Sunday, November 12, 2017

V 7 N. 76 Beirut Marathon Goes Political

Beirut Marathon Participants Run for Their Deposed PM  clik here for The Guardian report

November 12, 2017

Would'd a thunk?   A marathon that goes political?  The link above from today's  The Guardian
covers the story.   This past week, the Kingdom of Saudi Arabia received an official visit from
Prime Minister of Lebanon, Saad Hariri, but forgot to roll out the red carpet.  Instead they detained him on vague  terms that fall under the cloak of Middle East politics involving the struggle between Iran and the Saudi Kingdom.  Hariri appears to have bowed to the Saudi move by resigning from his post out of fear for his family's safety.

I can't think of another head of state being arrested by another power since the US arrested Manuel Noriega in Panama and brought him back to the US and detained him' until he died.
Perhaps someone can refresh my memory on this.  I do recall the former Soviet Union
bringing Alexander Dubcek to Moscow for a 'firm' talking to until he all but stepped down during the Prague Spring.  At that time Czechoslovakian folk hero and legend  Emil Zatopek spoke out against the Russians and was demoted/forcibly retired from the army and ended up working as a laborer in a uranium mine.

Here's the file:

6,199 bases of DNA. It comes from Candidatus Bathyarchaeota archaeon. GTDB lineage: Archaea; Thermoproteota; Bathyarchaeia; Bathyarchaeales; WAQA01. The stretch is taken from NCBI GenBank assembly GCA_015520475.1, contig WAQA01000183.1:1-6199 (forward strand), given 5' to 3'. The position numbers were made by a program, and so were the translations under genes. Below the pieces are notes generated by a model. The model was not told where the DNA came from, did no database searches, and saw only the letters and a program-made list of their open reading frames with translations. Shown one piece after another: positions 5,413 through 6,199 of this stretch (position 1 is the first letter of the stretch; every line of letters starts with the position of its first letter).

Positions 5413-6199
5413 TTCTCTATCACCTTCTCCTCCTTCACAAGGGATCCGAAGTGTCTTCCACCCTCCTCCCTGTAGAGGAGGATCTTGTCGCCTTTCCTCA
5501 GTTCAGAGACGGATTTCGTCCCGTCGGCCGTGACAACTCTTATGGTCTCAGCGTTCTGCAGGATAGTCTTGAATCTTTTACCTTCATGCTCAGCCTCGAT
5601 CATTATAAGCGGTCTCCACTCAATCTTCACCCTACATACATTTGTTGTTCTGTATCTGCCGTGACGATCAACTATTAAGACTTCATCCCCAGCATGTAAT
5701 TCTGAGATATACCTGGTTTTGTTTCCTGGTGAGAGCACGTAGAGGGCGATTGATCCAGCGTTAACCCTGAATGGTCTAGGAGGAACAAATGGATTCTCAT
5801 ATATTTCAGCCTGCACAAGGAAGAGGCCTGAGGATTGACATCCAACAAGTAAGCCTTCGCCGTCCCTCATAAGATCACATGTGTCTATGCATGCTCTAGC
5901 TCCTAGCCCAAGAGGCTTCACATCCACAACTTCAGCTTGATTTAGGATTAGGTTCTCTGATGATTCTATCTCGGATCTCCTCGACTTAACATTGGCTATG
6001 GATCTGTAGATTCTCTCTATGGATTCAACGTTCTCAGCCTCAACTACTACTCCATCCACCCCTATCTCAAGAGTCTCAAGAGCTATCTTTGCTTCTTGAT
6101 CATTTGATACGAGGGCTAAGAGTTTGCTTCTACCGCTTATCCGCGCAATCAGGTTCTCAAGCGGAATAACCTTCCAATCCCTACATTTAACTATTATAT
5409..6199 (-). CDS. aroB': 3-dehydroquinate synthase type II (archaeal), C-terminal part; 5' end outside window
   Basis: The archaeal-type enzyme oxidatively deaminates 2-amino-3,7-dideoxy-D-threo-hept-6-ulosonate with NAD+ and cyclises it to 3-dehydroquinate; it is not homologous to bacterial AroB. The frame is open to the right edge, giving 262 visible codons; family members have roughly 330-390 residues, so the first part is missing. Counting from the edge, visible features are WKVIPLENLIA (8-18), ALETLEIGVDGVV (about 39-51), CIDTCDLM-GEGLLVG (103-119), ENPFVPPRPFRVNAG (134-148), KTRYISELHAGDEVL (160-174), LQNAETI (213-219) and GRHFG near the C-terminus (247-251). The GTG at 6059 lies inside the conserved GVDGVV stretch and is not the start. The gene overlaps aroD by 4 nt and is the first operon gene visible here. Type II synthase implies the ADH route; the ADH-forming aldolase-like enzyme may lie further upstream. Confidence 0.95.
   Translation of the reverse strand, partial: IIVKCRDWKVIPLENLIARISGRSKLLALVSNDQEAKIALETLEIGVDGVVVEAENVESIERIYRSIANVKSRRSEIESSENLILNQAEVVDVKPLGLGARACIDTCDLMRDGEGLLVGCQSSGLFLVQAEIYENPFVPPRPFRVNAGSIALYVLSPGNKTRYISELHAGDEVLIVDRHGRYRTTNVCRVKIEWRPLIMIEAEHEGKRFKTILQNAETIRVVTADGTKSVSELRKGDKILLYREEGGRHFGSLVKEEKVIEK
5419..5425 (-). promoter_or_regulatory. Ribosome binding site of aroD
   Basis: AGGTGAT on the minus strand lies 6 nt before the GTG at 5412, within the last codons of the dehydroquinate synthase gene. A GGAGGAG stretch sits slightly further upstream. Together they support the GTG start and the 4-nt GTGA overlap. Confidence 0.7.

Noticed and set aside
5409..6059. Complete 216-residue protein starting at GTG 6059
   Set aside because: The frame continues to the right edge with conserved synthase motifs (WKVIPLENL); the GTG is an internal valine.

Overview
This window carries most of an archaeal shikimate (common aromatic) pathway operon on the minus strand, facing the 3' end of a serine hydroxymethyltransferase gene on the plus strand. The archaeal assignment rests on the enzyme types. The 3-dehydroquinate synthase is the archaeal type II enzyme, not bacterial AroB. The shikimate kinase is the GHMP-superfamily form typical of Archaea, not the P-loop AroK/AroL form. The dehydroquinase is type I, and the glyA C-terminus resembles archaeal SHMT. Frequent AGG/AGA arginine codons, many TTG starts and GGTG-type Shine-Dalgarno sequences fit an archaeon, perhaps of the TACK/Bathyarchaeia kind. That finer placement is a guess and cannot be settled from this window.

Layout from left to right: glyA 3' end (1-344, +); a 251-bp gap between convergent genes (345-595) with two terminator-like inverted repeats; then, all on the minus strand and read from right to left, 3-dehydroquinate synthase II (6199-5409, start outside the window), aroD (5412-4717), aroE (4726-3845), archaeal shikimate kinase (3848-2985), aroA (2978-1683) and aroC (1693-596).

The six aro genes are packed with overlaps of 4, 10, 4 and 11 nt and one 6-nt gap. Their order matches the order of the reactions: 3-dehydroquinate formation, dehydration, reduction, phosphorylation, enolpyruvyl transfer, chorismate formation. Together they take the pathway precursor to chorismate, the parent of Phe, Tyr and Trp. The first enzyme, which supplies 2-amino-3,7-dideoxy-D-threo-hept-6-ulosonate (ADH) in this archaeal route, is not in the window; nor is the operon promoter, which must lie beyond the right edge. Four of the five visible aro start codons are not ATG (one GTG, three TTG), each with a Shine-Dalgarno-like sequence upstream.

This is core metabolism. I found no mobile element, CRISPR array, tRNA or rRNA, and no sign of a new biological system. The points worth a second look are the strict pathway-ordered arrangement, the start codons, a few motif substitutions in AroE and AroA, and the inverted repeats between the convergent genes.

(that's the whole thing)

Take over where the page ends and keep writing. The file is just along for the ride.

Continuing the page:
Do we expect a large percentage of runners in a marathon supporting a political cause to change current events?  No, but it is still a signal of a country and region in turmoil being manifested in a way that we have rarely if ever seen.

We consciously try to keep this blog from being a political soapbox, but sometimes politics supercedes sport or visa versa.  In this case our sport seems to have responded to a political crisis and so we report. ed.

Readers' Comments:

From Phil Scott

The first Marathon was kind of political phidippes delivered  message then died. War is here has been here and politics also. Andrew Jackson's trail of tears was no walkathon.

Ooops!  My daughter just reminded me of politics and the Olympics, so let's recall the actions of Tommie Smith, John Calos, and Peter Norman on the podium in Mexico City an Vera Caslavska turning away while the Soviet national anthem was being played.    The US boycotted in 1980 over the Afghanistan invasion and the Soviets reciprocated in 1984 by boycotting the LA Games.  In 1976 a number of African nations boycotted Montreal over the New Zealand rugby visit to South Africa.   And of course the terrorist attack in Munich was much more than a political statement by the PLO.   And let's also not forget the statement by the  silver medalist Ethiopean runner Feyisa Elyisa in support of his tribe the Oromo in the Rio marathon.

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